Maria Keselj’s wisdom, confidence, and accomplishment belies her 17 years. The grade-12 student, enrolled in the International Baccalaureate program, is her student council’s outreach coordinator, organizing fundraisers and volunteer opportunities. She edits her high-school newspaper, founded the debating club, plays basketball and rugby, coaches children’s basketball, studies advanced piano, and volunteers with Food Nova Scotia and the IWK.
Maria loves politics and has worked with the Liberal party, specifically on policy. “I always wanted to change things. Only recently did I realize doing that through a political platform is the best way to have your voice heard.” She’s concerned with environmental issues, racial and gender equality, and mental health, with plans to start a federal-riding youth council to encourage youth participation. Passionate about more women in politics, she organized a non-partisan conference with all major parties.
People who immigrate generally had to work harder to get jobs and see the value of education, and they want that for their kids.
Maria believes this passion came partly from her parents who immigrated to Canada in 1994 having left war-torn Sarajevo, now in Bosnia-Herzegovina. “I think my parents influenced me but they didn’t know they did. They would always discuss politics and I would see how it could affect someone’s life,” she explains. “Their lives are uprooted because of bad politics. They also see immigration and how the program let them immigrate here.”
Her father, Vlado, had a friend in Winnipeg he knew from the International Math Olympiad, so they settled there, eventually moving to Waterloo where he completed his Master’s and Ph.D. They moved to Bedford in 2002. Vlado is a computer science professor at Dalhousie and Maria’s mother, Tanja, is a senior systems analyst with the Nova Scotia Health Authority. “People who immigrate generally had to work harder to get jobs and see the value of education, and they want that for their kids,” says Maria, the second of four kids; an older brother works in San Francisco with Google.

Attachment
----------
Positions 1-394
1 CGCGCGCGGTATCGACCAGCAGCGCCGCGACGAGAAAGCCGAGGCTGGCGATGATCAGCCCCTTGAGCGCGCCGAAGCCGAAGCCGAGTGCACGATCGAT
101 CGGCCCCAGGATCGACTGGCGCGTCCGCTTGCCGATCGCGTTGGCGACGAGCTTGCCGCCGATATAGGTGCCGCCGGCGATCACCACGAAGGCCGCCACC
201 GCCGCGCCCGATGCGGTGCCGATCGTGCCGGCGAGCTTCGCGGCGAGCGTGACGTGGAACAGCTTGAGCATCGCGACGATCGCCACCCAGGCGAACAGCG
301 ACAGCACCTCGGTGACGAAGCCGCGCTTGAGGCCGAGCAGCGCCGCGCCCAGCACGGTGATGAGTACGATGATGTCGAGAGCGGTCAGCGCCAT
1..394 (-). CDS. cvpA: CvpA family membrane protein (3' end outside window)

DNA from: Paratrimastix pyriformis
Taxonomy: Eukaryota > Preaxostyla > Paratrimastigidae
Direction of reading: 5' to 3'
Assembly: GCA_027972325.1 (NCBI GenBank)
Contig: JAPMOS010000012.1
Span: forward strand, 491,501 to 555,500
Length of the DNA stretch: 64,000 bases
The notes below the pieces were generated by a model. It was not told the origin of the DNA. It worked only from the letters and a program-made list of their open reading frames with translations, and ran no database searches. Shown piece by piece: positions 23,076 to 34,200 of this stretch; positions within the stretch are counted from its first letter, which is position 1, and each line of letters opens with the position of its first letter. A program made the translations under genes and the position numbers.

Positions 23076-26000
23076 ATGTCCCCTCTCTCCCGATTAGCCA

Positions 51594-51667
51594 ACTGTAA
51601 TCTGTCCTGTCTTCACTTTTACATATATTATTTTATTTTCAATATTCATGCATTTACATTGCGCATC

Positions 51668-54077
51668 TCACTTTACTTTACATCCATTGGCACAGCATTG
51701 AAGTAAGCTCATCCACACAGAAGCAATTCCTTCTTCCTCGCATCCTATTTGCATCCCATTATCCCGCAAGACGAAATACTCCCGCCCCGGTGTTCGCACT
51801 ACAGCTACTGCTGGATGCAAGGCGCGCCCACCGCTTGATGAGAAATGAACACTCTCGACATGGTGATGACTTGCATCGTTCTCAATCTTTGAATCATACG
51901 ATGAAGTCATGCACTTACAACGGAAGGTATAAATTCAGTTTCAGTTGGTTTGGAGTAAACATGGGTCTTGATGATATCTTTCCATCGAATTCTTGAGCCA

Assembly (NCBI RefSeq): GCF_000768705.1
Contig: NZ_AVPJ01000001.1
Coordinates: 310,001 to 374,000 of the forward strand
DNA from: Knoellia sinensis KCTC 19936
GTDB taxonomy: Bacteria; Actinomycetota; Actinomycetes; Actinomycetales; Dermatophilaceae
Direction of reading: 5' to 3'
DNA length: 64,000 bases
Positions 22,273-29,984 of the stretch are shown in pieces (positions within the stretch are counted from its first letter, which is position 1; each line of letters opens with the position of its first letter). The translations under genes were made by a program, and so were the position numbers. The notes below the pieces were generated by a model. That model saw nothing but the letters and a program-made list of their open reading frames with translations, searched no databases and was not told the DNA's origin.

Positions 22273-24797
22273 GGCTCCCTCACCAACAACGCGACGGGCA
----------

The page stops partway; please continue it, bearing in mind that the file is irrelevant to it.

She recalls, as a child, hearing people mock her parents’ accent. “People assume a lower intelligence level when they hear an accent and treat them a bit condescendingly.” Because of her last name she feels she must prove her capabilities. But growing up is also a “cool mixture” of both cultures, including traditional foods, dance, music, and celebrations of Orthodox holidays. Serbo-Croatian was her first language. “I was completely fluent. When we visit with my grandparents, it comes back.”
The family returns to Sarajevo frequently. “Canadians are so nice that I’m saying sorry all the time and thank you, and then I get looked at really weird, or I’m opening the door and they’re thinking what are you doing.” She loves the culture of hospitality. “No one leaves the house hungry. I like that warm familiarity and camaraderie that comes with it.” She’s also fascinated by the history. “We’re Bosnian Serbs; there have been so many struggles, but I hear the history and it’s inspiring. They hid in the mountains during the Ottomans and preserved their religion. That perseverance really spoke to me.”
Maria graduates this spring, planning to study physics or economics, eventually going into academia and then, unsurprisingly, politics. A name to remember.